Visualizing Net Worth as Income

This week I thought we’d talk about the latest addition to my monthly expense reports post, the graph that calculates approximate yearly wage based on net worth. See the graph below for an example.

How is it calculated?

At its core, this is just a different way of visualizing the same data as my net worth. I’m just showing it based on my withdrawal assumptions.

The equation I use to calculate the value is simple: R*NW(t)

Where R equals the safe withdrawal rate I’m using, NW(t) equals the net worth at date t.

Basically you calculate the yearly salary that your portfolio can support, based on your safe withdrawal rate, and then convert that into an approximate hourly wage.

I may add in the future a comparison to a few different potential withdrawal rates (say 0.5% on each side). Maybe one for my actual anticipated withdrawal rate, one for 0.5% on each side, and one for 4% if it falls outside of those ranges.

You’d just divide it by 2080 to make it hourly.

What’s the point?

I like to see data in all sorts of different forms. It changes how you approach it. You can just graph your net worth over time as you approach your goals. But that’s just one way to look at it, I have some goal, say FIRE, and some number needed to be there. Another way would be to take your net worth and convert it into a yearly/hourly wage. Now you’re envisioning the same data as providing so much money per unit time, if you do it yearly then it is the equivalent of a salary. If you convert it to hourly, it’s now an hourly wage.

You can take this number and compare it to a job, or some other kind of standard income opportunity, to see how it is equivalent. It can let you know that your portfolio has replaced your job as the main driver of sustainable income. In some ways, it quantifies how hard your money is working for you as far as finally accessing it.

What About with FIRE?

This is still a FIRE blog, so we’ll tie it all back into FIRE.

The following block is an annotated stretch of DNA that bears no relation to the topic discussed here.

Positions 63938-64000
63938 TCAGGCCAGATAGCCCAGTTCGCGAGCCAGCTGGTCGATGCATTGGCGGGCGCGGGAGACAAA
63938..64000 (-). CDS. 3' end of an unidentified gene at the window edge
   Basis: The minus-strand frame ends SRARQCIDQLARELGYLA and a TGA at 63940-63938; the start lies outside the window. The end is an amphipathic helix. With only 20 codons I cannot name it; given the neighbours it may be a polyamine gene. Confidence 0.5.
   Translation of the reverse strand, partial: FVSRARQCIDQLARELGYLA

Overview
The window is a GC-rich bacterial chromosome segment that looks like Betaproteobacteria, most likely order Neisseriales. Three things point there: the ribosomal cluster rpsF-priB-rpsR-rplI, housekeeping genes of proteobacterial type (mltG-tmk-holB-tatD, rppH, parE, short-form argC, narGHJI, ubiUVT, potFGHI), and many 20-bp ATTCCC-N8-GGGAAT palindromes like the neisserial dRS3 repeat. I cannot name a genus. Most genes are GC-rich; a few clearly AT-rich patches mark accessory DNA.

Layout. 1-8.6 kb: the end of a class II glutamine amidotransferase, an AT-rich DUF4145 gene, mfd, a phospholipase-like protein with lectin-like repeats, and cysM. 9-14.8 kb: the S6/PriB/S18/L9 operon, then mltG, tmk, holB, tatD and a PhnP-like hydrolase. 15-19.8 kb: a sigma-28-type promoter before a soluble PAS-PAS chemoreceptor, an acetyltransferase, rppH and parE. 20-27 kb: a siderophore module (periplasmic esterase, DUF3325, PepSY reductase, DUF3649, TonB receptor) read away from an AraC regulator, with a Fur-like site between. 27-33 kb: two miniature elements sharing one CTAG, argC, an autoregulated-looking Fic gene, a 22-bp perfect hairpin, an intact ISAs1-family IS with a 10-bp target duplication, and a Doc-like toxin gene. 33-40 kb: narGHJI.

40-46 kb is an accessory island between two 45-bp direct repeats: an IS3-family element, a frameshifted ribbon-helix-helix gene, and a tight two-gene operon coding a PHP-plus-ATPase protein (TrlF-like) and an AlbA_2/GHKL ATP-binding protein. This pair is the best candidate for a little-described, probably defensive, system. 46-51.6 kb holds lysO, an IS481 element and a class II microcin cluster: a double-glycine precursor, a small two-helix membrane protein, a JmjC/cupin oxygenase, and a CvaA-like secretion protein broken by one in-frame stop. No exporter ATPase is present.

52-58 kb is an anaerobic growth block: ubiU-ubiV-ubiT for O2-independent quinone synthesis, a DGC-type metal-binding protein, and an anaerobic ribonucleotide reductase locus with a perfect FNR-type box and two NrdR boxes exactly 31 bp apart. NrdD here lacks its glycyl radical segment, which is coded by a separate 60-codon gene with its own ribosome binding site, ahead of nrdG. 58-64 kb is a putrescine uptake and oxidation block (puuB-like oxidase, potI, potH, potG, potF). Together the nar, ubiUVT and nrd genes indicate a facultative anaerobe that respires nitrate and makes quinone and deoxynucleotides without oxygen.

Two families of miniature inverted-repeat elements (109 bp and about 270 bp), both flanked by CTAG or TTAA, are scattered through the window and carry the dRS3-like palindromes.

We’ll start with the BaristaFIRE model. In that, you’re replacing some portion of your income with appreciation from your portfolio while working some less stressful or reduced hours at your current job.

Based on this calculation you can say that your portfolio will safely provide some number, we’ll say my FIRE number comes out to the equivalent of $22/hr. Currently, my portfolio can provide about $3.50/hr or so. If I wanted to go the BaristaFIRE route right now, the job would need to provide about $18-$19/hr. Now I could look to see what jobs I could get that could match that amount or I could reevaluate my goals and say I need it to provide closer to $7-$10/hr instead and that would change this calculus.

For full FIRE, where it’s replacing all your needed income with your portfolio’s value. Currently my portfolio could provide about $7,000/yr. My planned expenses for FIRE are about $48,000/yr. So I’d need to either cut my expenses by $42,000/yr or save more.

Wrapping it Up

So there you have it, just another graph to visualize the same data in a different way. I like seeing all the different ways you can approach the data since it let’s you think about things in different ways. I like to try a few different ways to approach the data. We’ll see if I stick with it and keep to this method or if I replace it with something else. For now, I like the idea though.

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